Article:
Karma Gambit definitely puts their best foot forward on their new LP: The first four songs on When Does Rock ‘n’ Roll Start to Get Sad? are pop-rock perfection. Each one is as catchy and well-crafted as the one before it, with roots dug deep in the early 2000s.
Opener ‘Aphrodite’ immediately sucks you in with an undeniable energy that doesn’t let up for tracks two and three. These are almost guaranteed to be live favourites, with lines like ‘You want your life to be more like what is on your screens…’ tailor-made for hollering right back at the band from the crowd. Even ‘Last Night I Dreamed,’ a somewhat softer output, manages to keep up the momentum thanks to another strong chorus – that’s four in a row! – and clever lyricism.
It’s that knack for storytelling – along with their expertly crafted hooks – that is Karma Gambit’s other strength. The band’s lyrics are often humourous and tend to get so specific that you can’t help but be transported accordingly: ‘Amy I could listen to you talk for miles / With your feet on the dash and Harry Styles / on the radio singing about assorted fruits…’ they sing in lead single, ‘Cable Knit Sweater’. Nice.
Singer Jack Linden’s nasally vocals – which can be an acquired taste, I suppose – come off as charming and authentic, not unlike a young Ben Folds. It’s Linden’s voice that steers the band into nerd-rock territory – yeah, that’s not an official genre, but you know what I’m talking about: Weezer… Wheatus… Ween… Despite not beginning with the letter ‘W’, Karma Gambit actually hold their own among such acts.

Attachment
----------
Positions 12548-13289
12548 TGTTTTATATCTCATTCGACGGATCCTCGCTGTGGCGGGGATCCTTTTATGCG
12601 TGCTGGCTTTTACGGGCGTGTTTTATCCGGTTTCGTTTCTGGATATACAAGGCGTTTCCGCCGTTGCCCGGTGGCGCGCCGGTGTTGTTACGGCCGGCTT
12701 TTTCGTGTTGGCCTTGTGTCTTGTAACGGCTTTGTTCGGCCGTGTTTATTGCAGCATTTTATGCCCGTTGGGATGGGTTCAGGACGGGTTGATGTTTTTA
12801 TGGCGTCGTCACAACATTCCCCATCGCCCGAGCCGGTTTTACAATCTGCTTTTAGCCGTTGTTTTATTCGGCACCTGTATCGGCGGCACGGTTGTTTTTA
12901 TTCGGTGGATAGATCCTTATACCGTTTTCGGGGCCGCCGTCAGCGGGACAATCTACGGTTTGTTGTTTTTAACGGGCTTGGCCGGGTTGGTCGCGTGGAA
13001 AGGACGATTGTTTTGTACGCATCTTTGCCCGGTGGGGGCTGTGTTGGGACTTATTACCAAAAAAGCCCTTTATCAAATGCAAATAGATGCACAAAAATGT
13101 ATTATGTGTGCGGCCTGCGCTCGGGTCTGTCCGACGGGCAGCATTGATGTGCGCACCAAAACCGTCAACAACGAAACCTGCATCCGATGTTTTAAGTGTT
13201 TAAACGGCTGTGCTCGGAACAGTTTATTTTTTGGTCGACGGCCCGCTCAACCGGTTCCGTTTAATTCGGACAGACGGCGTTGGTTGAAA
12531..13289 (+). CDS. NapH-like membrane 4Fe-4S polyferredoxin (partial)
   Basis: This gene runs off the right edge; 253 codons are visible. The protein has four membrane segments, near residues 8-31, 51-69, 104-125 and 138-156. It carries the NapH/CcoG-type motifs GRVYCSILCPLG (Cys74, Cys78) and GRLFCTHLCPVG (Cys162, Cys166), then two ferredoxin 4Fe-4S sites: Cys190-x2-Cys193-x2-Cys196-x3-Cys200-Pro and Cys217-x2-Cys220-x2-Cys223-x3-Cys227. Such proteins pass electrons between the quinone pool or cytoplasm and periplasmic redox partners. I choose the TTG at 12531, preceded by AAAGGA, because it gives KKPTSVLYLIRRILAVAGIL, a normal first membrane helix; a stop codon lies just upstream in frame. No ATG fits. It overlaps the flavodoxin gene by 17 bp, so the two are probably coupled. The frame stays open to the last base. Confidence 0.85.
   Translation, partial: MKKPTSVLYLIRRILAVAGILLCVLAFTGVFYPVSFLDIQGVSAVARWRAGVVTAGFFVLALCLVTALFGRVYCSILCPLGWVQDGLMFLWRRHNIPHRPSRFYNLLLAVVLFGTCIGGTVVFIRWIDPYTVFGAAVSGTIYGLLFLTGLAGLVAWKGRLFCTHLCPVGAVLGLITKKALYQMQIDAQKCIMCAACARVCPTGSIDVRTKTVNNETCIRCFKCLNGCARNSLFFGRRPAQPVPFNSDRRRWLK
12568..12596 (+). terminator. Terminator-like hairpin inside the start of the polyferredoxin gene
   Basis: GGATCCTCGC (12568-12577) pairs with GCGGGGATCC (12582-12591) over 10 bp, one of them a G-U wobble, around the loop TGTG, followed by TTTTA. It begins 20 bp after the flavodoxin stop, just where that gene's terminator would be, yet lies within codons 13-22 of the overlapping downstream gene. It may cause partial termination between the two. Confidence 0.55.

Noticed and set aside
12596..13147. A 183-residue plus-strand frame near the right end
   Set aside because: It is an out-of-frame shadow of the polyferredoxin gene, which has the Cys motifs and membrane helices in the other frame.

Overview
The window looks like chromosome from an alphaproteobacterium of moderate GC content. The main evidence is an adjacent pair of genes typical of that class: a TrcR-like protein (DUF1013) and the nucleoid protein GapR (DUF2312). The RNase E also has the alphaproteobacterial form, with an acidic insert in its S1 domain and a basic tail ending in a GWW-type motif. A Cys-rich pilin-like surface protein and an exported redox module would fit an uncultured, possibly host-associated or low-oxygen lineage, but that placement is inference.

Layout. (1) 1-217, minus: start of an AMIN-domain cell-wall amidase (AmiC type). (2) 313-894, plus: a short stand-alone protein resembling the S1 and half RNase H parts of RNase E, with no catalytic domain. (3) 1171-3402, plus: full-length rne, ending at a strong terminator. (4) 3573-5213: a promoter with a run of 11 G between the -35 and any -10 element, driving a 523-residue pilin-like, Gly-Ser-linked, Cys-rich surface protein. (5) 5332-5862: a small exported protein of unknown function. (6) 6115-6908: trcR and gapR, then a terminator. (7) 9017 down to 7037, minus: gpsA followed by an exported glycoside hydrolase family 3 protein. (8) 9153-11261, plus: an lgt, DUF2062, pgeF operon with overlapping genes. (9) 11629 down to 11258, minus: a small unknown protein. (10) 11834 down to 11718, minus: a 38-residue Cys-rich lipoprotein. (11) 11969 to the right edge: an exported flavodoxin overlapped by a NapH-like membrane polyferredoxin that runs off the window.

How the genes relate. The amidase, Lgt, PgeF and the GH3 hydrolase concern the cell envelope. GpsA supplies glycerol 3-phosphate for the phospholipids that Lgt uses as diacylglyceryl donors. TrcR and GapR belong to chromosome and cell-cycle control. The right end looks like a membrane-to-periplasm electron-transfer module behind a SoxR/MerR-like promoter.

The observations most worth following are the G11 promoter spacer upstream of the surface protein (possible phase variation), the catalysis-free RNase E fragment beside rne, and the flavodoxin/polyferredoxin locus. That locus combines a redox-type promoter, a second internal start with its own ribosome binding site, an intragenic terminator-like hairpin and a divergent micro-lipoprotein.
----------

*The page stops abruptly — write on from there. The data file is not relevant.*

Sure, the album never quite gets back to the apex that kicks it off, but there’s no denying the expert songwriting present throughout the entire record. Take penultimate track ‘I’m In Love with The Sun’ for example – it may not rock as hard as ‘Aphrodite’ but its chorus is an absolute earworm that you’ll not soon forget. Even the side B head-bopper ‘Dorothy, Let’s Go Home’ – a cute little nod to Wizard of Oz – is welcome, despite emitting some subtle ‘Island in the Sun’ vibes. (It’s thankfully far less annoying.)
Overall, the New Jersey natives have gift-wrapped an infectious full-length record for us. I’m not sure how to answer the question they pose in the album’s title, but if it’s any consolation, Karma Gambit will most certainly put a smile on your face with this one.